Fascin and VASP team up for increased rigidity of actin comets

The actin cytoskeleton is the cellular scaffolding that primarily determines the shape and mechanical properties of cell protrusions. We examined the combined effect of two key actin-binding proteins, fascin and VASP, on the mechanical properties of actin comets, test-tube mimics of cell protrusions. We find that the effect of the two molecules together is more than the sum of the individual effects, indicating synergy between the two proteins for increased actin network rigidity.

HFSP Young Investigator Grant holders Julie Plastino and Laurent Kreplak and colleagues
authored on Mon, 19 March 2012

Migration is key to many cellular processes such as embryonic development and tumor cell metastasis. Cell movement is driven by the polymerization of the cytoskeletal protein actin into filaments that push out the front of the cell, forming flat protrusions called lamellipodia or finger-like needles, called filopodia.  The goal of our research is to provide an integrated picture of how the biochemical activities of cytoskeletal proteins affect individual filament mechanics and overall network properties to generate protrusions and movement.  We use an in vitro system where the actin polymerization found in cell protrusions is reproduced in a controlled manner on the surface of a bead.  These actin tails or “comets” are then deformed with an Atomic Force Microscopy (AFM) tip. From the force versus deformation curve, we can extract the Young’s modulus, which is the elastic constant describing the stiffness of a material. This set-up allows us to vary the amount of different actin-binding proteins in the actin comet, and precisely measure the effect on actin network mechanical properties.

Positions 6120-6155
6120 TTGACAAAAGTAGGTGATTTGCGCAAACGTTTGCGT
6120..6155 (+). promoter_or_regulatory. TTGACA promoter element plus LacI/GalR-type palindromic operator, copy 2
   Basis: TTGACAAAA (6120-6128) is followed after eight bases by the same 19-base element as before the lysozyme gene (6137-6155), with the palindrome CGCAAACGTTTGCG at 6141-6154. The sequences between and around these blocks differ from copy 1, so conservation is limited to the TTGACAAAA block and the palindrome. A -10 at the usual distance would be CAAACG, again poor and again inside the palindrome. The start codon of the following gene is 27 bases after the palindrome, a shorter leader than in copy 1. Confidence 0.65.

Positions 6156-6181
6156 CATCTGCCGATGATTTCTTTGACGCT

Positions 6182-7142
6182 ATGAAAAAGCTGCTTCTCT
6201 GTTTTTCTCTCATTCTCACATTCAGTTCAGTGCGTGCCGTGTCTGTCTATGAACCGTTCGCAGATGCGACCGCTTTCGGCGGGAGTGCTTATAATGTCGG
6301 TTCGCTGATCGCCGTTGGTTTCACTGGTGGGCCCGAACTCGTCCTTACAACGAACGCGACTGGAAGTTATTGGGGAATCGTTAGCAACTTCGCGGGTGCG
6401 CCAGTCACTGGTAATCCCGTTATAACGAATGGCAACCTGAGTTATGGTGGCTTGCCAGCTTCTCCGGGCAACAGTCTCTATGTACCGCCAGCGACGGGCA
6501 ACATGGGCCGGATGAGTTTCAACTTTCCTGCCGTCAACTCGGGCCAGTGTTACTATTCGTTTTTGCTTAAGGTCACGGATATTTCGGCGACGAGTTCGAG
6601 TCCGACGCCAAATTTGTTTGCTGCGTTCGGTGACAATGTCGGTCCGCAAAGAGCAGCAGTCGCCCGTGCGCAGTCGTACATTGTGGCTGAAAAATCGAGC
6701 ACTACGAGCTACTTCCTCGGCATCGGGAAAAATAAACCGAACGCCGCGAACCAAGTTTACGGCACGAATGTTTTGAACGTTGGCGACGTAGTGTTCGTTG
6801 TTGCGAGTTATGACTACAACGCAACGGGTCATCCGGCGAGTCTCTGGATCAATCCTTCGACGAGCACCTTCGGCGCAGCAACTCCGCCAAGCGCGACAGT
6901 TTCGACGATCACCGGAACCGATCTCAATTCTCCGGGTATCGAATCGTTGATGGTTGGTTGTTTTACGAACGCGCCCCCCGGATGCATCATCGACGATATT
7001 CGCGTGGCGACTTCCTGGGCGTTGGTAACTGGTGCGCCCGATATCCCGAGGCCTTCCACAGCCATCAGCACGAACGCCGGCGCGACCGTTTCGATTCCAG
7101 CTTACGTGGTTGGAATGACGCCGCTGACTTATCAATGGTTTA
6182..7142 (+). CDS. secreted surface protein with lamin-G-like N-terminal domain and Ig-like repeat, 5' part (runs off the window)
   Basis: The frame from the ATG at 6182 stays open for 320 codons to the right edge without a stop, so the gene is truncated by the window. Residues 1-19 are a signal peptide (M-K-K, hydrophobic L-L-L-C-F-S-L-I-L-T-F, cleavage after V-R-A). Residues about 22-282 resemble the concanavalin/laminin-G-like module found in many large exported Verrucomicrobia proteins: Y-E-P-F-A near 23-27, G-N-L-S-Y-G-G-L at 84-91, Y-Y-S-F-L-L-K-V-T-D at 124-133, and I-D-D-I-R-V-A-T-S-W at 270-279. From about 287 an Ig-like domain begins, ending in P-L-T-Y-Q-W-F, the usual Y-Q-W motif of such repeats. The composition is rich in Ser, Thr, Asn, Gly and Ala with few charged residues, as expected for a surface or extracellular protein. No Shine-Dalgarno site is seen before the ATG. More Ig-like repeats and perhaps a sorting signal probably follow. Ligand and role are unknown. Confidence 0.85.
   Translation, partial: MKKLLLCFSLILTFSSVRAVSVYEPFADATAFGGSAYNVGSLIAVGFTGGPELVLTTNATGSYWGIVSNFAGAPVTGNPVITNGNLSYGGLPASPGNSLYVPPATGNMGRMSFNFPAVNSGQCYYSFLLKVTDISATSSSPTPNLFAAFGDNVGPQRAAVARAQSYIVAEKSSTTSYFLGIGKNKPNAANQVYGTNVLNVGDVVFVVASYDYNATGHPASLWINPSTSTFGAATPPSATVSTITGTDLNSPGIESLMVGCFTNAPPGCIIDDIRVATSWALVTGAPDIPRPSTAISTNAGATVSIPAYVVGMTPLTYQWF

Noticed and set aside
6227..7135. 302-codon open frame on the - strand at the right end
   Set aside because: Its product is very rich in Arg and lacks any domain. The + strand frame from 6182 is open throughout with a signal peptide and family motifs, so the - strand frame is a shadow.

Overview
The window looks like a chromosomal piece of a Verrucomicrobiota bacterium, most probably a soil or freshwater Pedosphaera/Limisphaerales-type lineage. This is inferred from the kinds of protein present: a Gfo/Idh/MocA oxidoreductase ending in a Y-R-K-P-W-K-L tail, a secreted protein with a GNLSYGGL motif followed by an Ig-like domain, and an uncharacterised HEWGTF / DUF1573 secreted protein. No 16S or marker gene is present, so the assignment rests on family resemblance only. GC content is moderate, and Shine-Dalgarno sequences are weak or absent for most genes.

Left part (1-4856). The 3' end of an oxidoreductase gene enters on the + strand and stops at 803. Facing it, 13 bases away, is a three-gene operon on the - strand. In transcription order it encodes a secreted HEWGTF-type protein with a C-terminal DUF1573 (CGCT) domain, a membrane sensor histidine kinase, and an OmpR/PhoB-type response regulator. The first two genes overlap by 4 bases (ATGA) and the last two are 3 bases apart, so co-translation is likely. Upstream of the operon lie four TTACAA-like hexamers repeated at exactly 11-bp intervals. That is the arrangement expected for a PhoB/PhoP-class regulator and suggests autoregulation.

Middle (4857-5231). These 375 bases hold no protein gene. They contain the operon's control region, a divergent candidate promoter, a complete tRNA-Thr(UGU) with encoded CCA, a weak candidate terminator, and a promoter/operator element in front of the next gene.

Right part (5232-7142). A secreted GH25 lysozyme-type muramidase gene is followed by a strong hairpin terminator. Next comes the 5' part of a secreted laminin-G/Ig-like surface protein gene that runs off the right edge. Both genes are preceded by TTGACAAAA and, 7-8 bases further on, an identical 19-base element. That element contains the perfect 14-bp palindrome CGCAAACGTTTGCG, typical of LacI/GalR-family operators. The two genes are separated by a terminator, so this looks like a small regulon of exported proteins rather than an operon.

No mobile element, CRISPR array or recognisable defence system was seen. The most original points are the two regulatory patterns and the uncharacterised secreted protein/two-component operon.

Figure: AFM imaging of an actin comet tail.  The bead is in the lower right corner of the image.  The actin tail is compact, but some ordered structure is evident, and individual actin filaments are visible on the substrate.

We used this approach to test how actin mechanics are affected by the protein VASP, a member of the Ena/VASP protein family, implicated in the formation of dynamic actin structures in the cell, including filopodia.  We found that VASP modestly increased the Young’s modulus (rigidity) of actin comets in a dose-dependent manner, as did fascin, an actin-bundling protein also important for filopodia structure. However when these two proteins were present together in the actin comet system, we found that, at a dose where each factor had no effect individually, the two together drastically increased the Young’s modulus of the actin comet. This mutual amplification may be important in vivo, where the combined action of fascin and VASP at low physiological concentrations renders filopodia stiff and enables them to penetrate into the extracellular matrix surrounding the moving cell.


(1) Fascin and VASP synergistically increase the Young’s modulus of actin comet tails.Suei, S., J. Plastino, and L. Kreplak. 2012. J. Struct. Biol. 177:40-45.

(2) The mechanical role of VASP in an Arp2/3-complex-based motility assay.Suei, S., R. Seyan, P. Noguera, J. Manzi, J. Plastino, and L. Kreplak. 2011. J. Mol. Biol. 413:573-583.

Pubmed link ref (1)

Pubmed link ref (2)